I started lifting weights at 13 years of age, was it the right choice? The short answer, yes. But why? “Lifting weights stunts your grow”, how about the fact I’m 5” taller than my father and other male relatives. How about my new-found strength helped immensely in my athletic pursuits? How about all the injuries I’ve had were a result of playing the extremely physical sport of rugby union and not from weight lifting. How about learning the power of nutrition? How about learning the importance of working towards something, facing adversity, and pushing through to see life changing results. How about how learning the human body works changed the trajectory of my entire life… How ‘bout dat? But that’s just me and the reality is not every child will develop an affinity to training like I did. However, here are the facts and why you must be cautious with who is handling you or your child’s training.[/caption]
It must be said, the stages of physical development are vastly different for each individual however there are some simple principles that I will recommend.
Master the Body
If you can’t lift yourself, don’t bother lifting a weight. Master basic bodyweight movements, squats, pull ups, horizontal rows, planks (side and front), crunches, push-ups, these are all fundamentals and once you can comfortably perform these movements in their entirety then it’s time to hit the iron.
Protect the Joints
The cartilage within young joints are extremely fragile. Some areas that are still developing, are super soft and easily manipulated. It is crucial to begin most your weight training on pin machine weights. It’s not the most exciting way to lift but it’s controlled, and that’s the most important part. Lifting weights like dumbbells or barbells that have no set movement path can be dangerous, the joint must work overtime to stabilise and the stress can be overwhelming. A good substitute for machine chest press or rows is the smith machine. It fixes your movement path which means less stress on the joints.
That age-old phrase “lifting stunts your growth” stems from barbell squats and the pressure that is placed on the vertebrae. Placing load on the back of the neck and having that load transfer down the spine during movement is potentially disastrous to the developing cartilage and growth plates. There is no set period for this development, however most studies have suggested young athletes can begin squatting between the ages of 14-16 years. In the meantime, developing movements like the leg press, the bent over row and strengthening the core will benefit the teenage squatter.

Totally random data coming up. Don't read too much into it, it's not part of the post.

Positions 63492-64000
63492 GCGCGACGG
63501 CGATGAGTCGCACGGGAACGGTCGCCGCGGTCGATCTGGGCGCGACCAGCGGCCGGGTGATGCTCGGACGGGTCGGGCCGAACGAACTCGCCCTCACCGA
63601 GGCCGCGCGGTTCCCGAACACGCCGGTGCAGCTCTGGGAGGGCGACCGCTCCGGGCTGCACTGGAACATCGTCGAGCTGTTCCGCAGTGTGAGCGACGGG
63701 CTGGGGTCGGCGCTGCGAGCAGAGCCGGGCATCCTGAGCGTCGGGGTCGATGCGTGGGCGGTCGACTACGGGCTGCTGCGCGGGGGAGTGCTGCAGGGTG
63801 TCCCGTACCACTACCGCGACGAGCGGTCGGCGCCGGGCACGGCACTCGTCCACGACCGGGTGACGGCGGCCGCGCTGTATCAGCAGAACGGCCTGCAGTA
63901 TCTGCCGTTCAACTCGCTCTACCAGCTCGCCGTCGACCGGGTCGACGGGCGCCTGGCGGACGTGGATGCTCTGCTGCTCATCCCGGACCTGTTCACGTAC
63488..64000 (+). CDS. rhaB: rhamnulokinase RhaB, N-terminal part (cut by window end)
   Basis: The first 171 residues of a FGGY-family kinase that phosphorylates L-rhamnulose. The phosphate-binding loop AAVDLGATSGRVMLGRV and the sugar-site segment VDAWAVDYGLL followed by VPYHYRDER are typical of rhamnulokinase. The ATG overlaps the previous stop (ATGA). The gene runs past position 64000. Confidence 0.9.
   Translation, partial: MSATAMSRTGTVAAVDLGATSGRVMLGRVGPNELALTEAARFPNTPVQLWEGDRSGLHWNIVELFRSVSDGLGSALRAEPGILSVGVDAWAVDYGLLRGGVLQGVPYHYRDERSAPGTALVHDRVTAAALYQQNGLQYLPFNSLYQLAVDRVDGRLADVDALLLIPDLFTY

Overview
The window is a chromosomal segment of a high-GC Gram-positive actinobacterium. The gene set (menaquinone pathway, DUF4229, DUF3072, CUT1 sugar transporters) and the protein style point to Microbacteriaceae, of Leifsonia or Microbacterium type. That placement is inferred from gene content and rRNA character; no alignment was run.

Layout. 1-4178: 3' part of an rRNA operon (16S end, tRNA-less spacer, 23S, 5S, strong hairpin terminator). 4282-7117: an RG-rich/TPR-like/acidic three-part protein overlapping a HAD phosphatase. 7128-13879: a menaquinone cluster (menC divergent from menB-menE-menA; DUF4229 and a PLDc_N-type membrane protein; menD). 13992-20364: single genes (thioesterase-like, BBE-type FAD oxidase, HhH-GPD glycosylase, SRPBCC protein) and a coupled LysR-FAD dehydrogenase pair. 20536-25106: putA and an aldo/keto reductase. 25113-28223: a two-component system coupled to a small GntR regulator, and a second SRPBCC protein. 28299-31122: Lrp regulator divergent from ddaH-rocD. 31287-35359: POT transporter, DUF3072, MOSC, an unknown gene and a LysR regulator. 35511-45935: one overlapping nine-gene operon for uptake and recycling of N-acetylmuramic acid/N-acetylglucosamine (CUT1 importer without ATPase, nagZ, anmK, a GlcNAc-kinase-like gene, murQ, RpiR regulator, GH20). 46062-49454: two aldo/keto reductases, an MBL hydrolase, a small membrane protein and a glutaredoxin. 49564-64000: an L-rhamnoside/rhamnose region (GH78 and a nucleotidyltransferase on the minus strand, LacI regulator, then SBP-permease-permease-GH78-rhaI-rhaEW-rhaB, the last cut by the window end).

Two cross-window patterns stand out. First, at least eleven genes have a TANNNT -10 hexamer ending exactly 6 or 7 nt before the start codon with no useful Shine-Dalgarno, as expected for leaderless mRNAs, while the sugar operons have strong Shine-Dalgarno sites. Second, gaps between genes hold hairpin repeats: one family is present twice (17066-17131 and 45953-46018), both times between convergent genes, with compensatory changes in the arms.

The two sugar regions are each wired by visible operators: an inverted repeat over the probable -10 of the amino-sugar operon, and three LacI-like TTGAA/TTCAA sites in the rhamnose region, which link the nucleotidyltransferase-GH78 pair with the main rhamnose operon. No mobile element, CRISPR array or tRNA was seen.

Find a Good Trainer
I was lucky enough to have two powerful minds monitoring my training with safety and injury prevention as their main priority. The trick to finding a good trainer is to ask around, what qualifications do they have? Are they a good communicator? Do they have a plan? The trainer is moulding the metaphoric clay and if they do it wrong, the repercussions can be quite dangerous. You need a trainer who is up to date with current literature as researchers are constantly discovering new facts on this exact topic.
The growing athlete has several different stresses, academic load, training load, social stresses, family dramas, part time jobs and more. This is all the while a wild concoction of hormones are being pumped around their bodies. Understand the athletes’ needs, give them time off, let them sleep, help fuel them, get them to stretch, recover and ensure their load is being monitored. All critical elements for their performance, mental state and injury prevention.
No matter what the child’s athletic pursuits are, at a young age it is important they are introduced to some sort of exercise/movement routine.
Understanding that if they work at something, for hours on hours, through ups and downs, that they can achieve what they set out to, and shapes their entire outlook on life! They don’t have to be training 7 days a week, but by developing a positive attitude and routine around movement, you won’t be breeding athletes, you’ll be breeding go getters.
James Grigson is a strength and conditioning coach. Currently, a third-year sports science student at the University of Queensland, James’ primary focus is the strength and conditioning for the SportsMed Elite and Baseline products.